While Apple’s App Store places some limitations on the kinds of software that can be obtained there, one nice feature of it is that anyone who buys an app like Pinyin Typist from there now will be able to download all future updates for free.

    Stay tuned!

  3. Hey there, I wasn’t sure how to contact you, but I was wondering if you could suggest your readers to my new Android application that I just made. It helps students learn Chinese tones by listening to sentences and speaking the sentence back and matching the voices. You can also slow down your voice or the speakers voice to hear the tones more clearly. Also it has a “Learn” section to teach the tones and the rules that go with them.

    If you could suggest it in a blog post, it would help me tremendously with traffic, and it could help the students reading your blog also. It’s a win-win situation :) I hope you will consider it, it would be greatly appreciated.

    Demo version: https://market.android.com/details?id=org.swinapps.chinesetonesdemo&feature=search_result

    Full version: https://market.android.com/details?id=org.swinapps.chinesetonesteacher&feature=search_result

    Thank you

  4. I’m happy to announce that Pinyin Typist 1.6 is now live on the App Store! This new version adds the requested dedicated hyphen and apostrophe buttons to the Pinyin Typist toolbar. The price is now $2.99, and any who purchased the previous version will be able to get this update for free.

    Here is the description of what’s new in this update:

    • Dedicated hyphen and apostrophe buttons have been added to the Pinyin Typist toolbar. As with the existing Pinyin Typist toolbar buttons, these new buttons enter typographically correct characters.
    • The hyphen button enters Unicode character U+2010 (HYPHEN). (If this character isn’t supported by the font used where you paste text copied from Pinyin Typist, just use the hyphen-minus button on the regular keyboard instead.)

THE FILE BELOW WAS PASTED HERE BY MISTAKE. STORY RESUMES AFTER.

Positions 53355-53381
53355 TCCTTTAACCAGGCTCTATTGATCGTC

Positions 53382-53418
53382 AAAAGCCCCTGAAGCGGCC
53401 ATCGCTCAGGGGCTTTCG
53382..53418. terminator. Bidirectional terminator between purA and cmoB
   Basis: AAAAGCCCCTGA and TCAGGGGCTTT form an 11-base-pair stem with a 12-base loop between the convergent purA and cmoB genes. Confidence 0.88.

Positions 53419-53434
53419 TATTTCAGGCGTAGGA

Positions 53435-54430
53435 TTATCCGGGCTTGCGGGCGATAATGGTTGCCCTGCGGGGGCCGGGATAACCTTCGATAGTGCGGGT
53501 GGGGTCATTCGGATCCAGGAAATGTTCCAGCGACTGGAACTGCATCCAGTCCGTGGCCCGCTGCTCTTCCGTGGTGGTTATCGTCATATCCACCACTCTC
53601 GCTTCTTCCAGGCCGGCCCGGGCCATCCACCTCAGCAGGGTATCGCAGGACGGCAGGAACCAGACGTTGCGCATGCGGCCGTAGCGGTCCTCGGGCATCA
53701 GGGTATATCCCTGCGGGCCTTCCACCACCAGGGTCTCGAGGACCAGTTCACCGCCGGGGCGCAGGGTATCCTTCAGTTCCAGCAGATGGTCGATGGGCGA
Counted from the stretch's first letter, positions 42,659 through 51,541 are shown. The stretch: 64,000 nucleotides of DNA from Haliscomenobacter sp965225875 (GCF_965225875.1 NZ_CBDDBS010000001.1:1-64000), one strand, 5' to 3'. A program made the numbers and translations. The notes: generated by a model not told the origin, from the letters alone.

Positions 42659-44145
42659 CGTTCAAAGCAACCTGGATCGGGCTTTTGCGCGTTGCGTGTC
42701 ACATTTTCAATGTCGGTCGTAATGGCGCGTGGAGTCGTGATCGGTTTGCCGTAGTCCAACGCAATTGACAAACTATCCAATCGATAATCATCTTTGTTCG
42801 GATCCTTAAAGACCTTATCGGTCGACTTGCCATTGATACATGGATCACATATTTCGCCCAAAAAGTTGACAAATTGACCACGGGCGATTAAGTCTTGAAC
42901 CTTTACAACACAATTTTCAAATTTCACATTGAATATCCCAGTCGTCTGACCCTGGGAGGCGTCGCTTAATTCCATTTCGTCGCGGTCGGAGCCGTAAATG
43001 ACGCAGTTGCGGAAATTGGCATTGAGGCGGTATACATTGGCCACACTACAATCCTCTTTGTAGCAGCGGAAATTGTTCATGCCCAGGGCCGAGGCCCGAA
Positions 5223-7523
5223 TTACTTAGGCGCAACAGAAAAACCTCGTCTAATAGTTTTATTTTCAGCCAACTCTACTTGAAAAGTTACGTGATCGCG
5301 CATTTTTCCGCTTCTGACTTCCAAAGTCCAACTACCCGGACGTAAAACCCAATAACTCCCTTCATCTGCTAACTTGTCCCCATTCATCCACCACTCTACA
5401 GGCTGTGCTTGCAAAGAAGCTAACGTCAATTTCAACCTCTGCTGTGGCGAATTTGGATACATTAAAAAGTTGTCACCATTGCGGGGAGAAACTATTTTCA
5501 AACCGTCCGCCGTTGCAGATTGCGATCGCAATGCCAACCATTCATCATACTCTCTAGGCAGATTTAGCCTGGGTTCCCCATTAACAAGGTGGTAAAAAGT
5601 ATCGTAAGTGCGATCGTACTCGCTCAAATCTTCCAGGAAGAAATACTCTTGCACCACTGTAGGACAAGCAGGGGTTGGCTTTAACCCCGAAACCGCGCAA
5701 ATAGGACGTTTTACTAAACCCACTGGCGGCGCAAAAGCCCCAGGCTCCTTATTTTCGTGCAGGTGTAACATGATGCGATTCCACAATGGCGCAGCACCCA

• The apostrophe button enters Unicode character U+2019 (RIGHT SINGLE QUOTATION MARK).
    • The Info page has been updated.

    Happy pinyin typing!

    Wayne Wong
    TroubadourWorks

  5. The updated version is working nicely, and it’s great to see the developer adjusting the application to reflect user feedback. If you have a need to type Pinyin on iOS, it’s the way to go.

  6. Pinyin Typist version 1.8 is now live on the App Store.

    Here is the description of what’s new in this update:

    • A bug that caused crashing under iOS 5 when any of the Snippets tab view Action menu commands were invoked has been fixed.

    ? BTW, Pinyin Typist works fine with iOS 5’s split keyboard. Note that the split keyboard makes it possible for the Size: slider to be used while the keyboard is on the screen.

    ? Also, in iOS 5, the *Define* menu item for dictionary lookups is made available for recognized selected text in the Pinyin Typing tab view and the Info tab view.

    • The emails sent by Pinyin Typist are now in HTML (web) format. Thus, HTML code and CSS code in the text are rendered like they are in web browsers, enabling you to put formatting in the emails that’s like the formatting seen in web pages:

    ? bold

    ? italic

    ? colors

    ? font settings

    ? headings